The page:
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Photo: ANTHONY WALLACE / Getty Images

The New York Times has struck a deal to acquire Serial Productions, the maker of the hit true crime podcast "Serial," the New York Times announced Wednesday night.

Why it matters: The deal speaks to The Times' commitment to grow its audio footprint. Earlier Wednesday, The Times named COO Meredith Kopit Levien as its new CEO. In an interview with Axios, Levien said the company would continue to expand its audio ambitions.

Details: "Audio has been a very big area of focus and investment for us," Levien told Axios.

  • "The Daily, which has now had over 1 billion downloads, has become a daily habit for so many people," she said.
  • "We've begun to use The Daily as a mechanism to put other audio journalism into the world."
  • Last September, Axios reported that The Daily, on average, garners more than 2 million downloads each day.
  • The deal could be worth as much as $50 million, the Wall Street Journal's Ben Mullin reports.

The Times also announced it entered into a business relationship with “This American Life” that will allow it to collaborate on long-form audio with Serial Productions and to work together on marketing and advertising sales.

By the numbers: The Times' media columnist Ben Smith first broke the news that The Times was eyeing a deal with Serial in March.

  • At the time, he reported that Serial looking to sell at a valuation of $75 million, although The Times is expected to pay less than that.

The big picture: The podcast industry is growing quickly, aided by a slew of recent deals aimed at helping the industry of fledging startups consolidate.

  • For The Times, investments in podcasting have helped the company grow its TV and film business.
  • The Times' TV and film executives told Axios last week that podcasts have helped train reporters to invest in new multi-media projects.

Go deeper: The New York Times' "The Daily" podcast hits 1 billion downloads

Go deeper

Kendall Baker, author of Sports
Oct 27, 2020 - Sports

Locker Room wants to reinvent how fans talk sports

Courtesy: Betty Labs

Locker Room, a social audio app where fans can talk sports and spontaneously join live conversations, launches Tuesday on the App Store.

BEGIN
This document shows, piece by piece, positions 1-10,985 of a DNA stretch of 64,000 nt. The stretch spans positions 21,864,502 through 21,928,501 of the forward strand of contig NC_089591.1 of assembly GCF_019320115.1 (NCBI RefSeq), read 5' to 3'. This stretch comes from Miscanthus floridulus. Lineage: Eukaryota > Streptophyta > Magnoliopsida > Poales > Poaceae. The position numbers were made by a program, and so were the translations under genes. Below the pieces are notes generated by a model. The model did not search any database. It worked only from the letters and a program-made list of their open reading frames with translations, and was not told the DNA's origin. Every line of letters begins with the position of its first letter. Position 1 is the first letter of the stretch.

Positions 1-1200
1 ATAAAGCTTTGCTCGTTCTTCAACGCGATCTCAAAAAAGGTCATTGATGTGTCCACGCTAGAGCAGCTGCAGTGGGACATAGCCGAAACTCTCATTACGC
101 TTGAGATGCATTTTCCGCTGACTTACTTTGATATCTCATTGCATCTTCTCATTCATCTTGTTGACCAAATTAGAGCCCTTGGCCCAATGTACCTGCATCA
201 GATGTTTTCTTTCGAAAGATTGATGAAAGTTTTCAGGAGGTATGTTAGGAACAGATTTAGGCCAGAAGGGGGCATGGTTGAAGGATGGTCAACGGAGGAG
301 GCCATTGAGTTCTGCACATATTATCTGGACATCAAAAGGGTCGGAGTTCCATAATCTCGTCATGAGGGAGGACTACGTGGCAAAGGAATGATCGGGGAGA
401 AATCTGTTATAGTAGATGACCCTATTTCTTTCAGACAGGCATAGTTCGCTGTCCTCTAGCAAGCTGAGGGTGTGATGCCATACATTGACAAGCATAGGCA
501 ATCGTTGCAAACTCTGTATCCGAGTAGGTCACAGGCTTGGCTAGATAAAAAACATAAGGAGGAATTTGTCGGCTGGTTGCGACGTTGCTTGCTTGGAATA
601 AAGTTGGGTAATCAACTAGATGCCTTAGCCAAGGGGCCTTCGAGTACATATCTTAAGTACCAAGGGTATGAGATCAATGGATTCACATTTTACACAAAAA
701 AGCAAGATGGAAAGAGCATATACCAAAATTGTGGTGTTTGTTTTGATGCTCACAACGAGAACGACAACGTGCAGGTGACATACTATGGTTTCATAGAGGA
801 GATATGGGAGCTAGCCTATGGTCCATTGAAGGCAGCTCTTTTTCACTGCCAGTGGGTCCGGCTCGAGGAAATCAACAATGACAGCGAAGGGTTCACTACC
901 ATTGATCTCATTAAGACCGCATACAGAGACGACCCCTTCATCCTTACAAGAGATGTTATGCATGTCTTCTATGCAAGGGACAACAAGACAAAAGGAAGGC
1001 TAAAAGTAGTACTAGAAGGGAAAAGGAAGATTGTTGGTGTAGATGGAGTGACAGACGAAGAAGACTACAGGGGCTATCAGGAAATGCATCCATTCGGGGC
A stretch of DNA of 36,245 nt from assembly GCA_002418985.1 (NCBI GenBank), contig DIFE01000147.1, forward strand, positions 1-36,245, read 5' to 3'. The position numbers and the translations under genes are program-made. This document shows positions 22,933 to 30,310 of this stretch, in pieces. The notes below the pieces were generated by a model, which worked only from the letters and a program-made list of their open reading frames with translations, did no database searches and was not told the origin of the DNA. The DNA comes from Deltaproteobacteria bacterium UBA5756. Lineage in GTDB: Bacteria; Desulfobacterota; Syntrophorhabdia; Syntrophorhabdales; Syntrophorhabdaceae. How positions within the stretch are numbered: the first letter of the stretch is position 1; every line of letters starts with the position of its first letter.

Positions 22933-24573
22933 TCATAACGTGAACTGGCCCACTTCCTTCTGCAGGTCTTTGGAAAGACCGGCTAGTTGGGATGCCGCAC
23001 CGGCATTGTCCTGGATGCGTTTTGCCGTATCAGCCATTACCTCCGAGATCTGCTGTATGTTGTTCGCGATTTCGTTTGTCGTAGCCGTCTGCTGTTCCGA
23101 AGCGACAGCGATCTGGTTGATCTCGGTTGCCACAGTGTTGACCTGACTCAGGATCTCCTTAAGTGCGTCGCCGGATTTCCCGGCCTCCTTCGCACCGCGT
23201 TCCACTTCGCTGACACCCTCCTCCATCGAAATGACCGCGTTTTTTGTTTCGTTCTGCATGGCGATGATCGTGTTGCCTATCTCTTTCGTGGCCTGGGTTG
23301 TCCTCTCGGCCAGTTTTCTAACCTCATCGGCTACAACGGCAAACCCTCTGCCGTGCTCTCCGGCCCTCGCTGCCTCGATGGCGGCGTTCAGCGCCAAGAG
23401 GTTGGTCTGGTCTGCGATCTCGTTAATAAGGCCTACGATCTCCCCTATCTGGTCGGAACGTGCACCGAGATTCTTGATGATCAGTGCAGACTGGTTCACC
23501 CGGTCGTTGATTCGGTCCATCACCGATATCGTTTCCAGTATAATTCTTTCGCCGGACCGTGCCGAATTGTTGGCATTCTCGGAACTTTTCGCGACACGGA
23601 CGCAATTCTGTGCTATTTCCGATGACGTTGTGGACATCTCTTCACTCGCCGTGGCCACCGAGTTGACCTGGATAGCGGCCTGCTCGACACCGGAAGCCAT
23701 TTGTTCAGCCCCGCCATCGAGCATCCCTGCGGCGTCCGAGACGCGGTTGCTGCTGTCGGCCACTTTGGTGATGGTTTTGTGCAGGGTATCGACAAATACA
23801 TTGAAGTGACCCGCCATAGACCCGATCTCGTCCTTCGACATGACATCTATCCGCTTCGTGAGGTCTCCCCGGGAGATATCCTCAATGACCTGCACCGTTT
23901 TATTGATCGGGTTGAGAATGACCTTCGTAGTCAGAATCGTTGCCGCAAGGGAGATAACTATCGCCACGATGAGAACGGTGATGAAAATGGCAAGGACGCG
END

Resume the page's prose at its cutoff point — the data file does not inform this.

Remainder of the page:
The state of play: The company behind Locker Room, Betty Labs, has raised $9.3 million in seed funding led by Google Ventures with participation from Lightspeed Venture Partners and the Alexa Fund, Axios has learned.

Off the Rails

Episode 4: Trump turns on Barr

Photo illustration: Eniola Odetunde/Axios. Photos: Drew Angerer, Pool/Getty Images

Beginning on election night 2020 and continuing through his final days in office, Donald Trump unraveled and dragged America with him, to the point that his followers sacked the U.S. Capitol with two weeks left in his term. Axios takes you inside the collapse of a president with a special series.

Episode 4: Trump torches what is arguably the most consequential relationship in his Cabinet.

Attorney General Bill Barr stood behind a chair in the private dining room next to the Oval Office, looming over Donald Trump. The president sat at the head of the table. It was Dec. 1, nearly a month after the election, and Barr had some sharp advice to get off his chest. The president's theories about a stolen election, Barr told Trump, were "bullshit."

In photos: Protests outside fortified capitols draw only small groups

Armed members of the far-right extremist group the Boogaloo Bois near the Michigan Capitol Building in Lansing on Jan. 17. About 20 protesters showed up, AP notes. Photo: Seth Herald/AFP via Getty Images

Small groups of protesters gathered outside fortified statehouses across the U.S. over the weekend ahead of President-elect Joe Biden's inauguration Wednesday.

The big picture: Some protests attracted armed members of far-right extremist groups but there were no reports of clashes, as had been feared. The National Guard and law enforcement outnumbered demonstrators, as security was heightened around the U.S. to avoid a repeat of the Jan. 6 U.S. Capitol riots, per AP.